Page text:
Study: Milford Swing Bridge needs rehabilitation

Milford’s 200-foot-long Swing Bridge was originally built in 1889 to give access to workers employed at the town’s cotton, woolen and furniture mills.

The Manchester-based engineering firm of Hoyle, Tanner & Associates Inc. recently completed the first step in what’s hoped to be the rehabilitation of the town of Milford’s historic Swing Bridge.

In completing the inspection and condition rating of the bridge, Hoyle Tanner identified deficiencies and drew up a budget for the rehab project. The inspection findings were used by the firm to develop repair recommendations and an annual maintenance plan to minimize further deterioration of the bridge.

The Swing Bridge lies near the Milford Oval, which is registered as a historic district by the state of New Hampshire.

The structure, a 200-foot-long pedestrian suspension-type bridge, was erected as the successor to two earlier versions. It was originally built by the Berlin Iron Bridge Company of Connecticut in 1889, at the height of the Victorian era, which can be seen through the bridge’s elaborate ironwork and details. It was constructed to give access to workers employed at the town’s cotton, woolen and furniture mills.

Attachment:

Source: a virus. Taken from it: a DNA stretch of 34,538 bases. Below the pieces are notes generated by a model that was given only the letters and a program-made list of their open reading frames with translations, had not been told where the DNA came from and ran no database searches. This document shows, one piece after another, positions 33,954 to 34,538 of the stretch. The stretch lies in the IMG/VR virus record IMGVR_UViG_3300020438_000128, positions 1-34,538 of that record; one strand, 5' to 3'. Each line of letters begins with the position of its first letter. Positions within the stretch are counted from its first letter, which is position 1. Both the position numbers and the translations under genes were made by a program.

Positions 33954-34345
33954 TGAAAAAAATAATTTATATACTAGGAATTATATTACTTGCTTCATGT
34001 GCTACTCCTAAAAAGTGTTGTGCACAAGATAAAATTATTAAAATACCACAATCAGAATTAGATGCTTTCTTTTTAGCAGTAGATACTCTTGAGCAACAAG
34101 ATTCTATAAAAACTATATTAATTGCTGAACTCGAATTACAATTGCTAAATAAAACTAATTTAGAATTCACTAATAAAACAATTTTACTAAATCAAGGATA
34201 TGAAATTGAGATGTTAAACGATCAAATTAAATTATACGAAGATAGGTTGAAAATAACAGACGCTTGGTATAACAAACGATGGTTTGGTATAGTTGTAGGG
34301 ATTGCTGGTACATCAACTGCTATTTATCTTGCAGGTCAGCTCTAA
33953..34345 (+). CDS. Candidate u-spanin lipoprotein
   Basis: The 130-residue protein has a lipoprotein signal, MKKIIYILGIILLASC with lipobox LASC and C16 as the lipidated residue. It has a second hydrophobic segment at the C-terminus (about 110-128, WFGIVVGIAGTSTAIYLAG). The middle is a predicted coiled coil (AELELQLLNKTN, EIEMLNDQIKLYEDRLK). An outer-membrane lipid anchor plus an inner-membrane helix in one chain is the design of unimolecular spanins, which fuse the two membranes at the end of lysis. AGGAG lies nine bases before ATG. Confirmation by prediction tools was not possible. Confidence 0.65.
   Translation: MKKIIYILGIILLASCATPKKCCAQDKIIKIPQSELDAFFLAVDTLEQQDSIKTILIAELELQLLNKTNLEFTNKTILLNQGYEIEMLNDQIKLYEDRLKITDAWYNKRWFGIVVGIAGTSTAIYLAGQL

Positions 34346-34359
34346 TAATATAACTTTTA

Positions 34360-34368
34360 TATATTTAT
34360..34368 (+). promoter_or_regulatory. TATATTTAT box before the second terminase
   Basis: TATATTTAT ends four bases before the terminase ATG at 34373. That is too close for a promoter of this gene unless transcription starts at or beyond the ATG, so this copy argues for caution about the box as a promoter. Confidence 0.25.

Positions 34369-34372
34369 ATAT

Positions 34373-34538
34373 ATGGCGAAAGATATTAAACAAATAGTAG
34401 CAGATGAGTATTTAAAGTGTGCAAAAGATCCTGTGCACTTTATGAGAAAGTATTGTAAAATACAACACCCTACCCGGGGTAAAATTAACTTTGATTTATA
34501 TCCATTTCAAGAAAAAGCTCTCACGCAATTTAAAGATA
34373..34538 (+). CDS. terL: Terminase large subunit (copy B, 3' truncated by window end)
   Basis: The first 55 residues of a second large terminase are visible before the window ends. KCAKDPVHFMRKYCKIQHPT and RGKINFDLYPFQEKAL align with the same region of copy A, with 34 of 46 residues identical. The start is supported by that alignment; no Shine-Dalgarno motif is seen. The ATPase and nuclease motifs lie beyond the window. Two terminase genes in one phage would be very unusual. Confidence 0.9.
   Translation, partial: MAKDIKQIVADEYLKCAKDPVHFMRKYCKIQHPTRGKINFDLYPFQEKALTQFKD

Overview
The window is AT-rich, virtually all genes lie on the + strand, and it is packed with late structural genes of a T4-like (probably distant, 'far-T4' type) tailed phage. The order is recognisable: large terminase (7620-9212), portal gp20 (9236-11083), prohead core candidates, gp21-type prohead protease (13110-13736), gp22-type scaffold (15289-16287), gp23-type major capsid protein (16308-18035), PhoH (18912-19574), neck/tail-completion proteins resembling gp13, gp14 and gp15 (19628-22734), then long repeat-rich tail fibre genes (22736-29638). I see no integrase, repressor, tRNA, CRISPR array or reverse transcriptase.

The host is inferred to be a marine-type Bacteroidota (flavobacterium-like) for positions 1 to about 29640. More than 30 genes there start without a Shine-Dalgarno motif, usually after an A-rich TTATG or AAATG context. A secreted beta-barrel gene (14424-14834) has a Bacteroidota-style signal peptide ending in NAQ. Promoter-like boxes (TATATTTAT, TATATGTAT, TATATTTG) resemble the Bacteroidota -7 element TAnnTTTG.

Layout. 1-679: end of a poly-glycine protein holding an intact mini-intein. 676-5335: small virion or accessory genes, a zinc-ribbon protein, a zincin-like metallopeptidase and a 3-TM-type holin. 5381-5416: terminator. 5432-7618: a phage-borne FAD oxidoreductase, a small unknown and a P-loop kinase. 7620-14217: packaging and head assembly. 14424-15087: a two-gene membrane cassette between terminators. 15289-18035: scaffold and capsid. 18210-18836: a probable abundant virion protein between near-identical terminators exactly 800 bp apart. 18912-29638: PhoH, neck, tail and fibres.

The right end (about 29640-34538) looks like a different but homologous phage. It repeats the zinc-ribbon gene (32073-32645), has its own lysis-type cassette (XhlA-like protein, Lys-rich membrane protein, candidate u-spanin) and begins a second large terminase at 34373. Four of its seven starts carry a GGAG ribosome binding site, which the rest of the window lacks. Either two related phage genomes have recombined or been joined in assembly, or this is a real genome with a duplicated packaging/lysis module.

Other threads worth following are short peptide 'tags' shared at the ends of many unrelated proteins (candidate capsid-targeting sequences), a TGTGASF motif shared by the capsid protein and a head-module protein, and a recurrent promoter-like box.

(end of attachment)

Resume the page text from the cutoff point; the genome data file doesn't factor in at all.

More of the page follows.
Today, the structure is used more for recreation and access to hiking and biking trails to the east and the heart of Milford’s shopping district to the west.

The original pedestrian bridges at the crossing have long since washed away in floods, but the present span is in danger of coming apart from age and use, Hoyle Tanner found.

The bridge consists of two towering uprights supporting a wooden walkway hanging from a stretched set of wires. Overall, the firm said the bridge is in poor condition, and if left in its current condition without any repairs, it is estimated that in the next five to 10 years it may have to be closed.

According to Hoyle Tanner’s project manager, Josif Bicja, “this unique structure is in immediate need of repair due to its poor condition. The town cannot afford to lose the Swing Bridge and is currently looking into applying for federal reimbursement and grant programs to fund the project.” 

The Milford Heritage Commission has set up a Save the Swing Bridge Fund. Donations can be sent to Chuck Worcester, Chair of Milford Heritage Commission, Town Hall, 1 Union Square, Milford NH 03055. 

Categories: Real Estate & Construction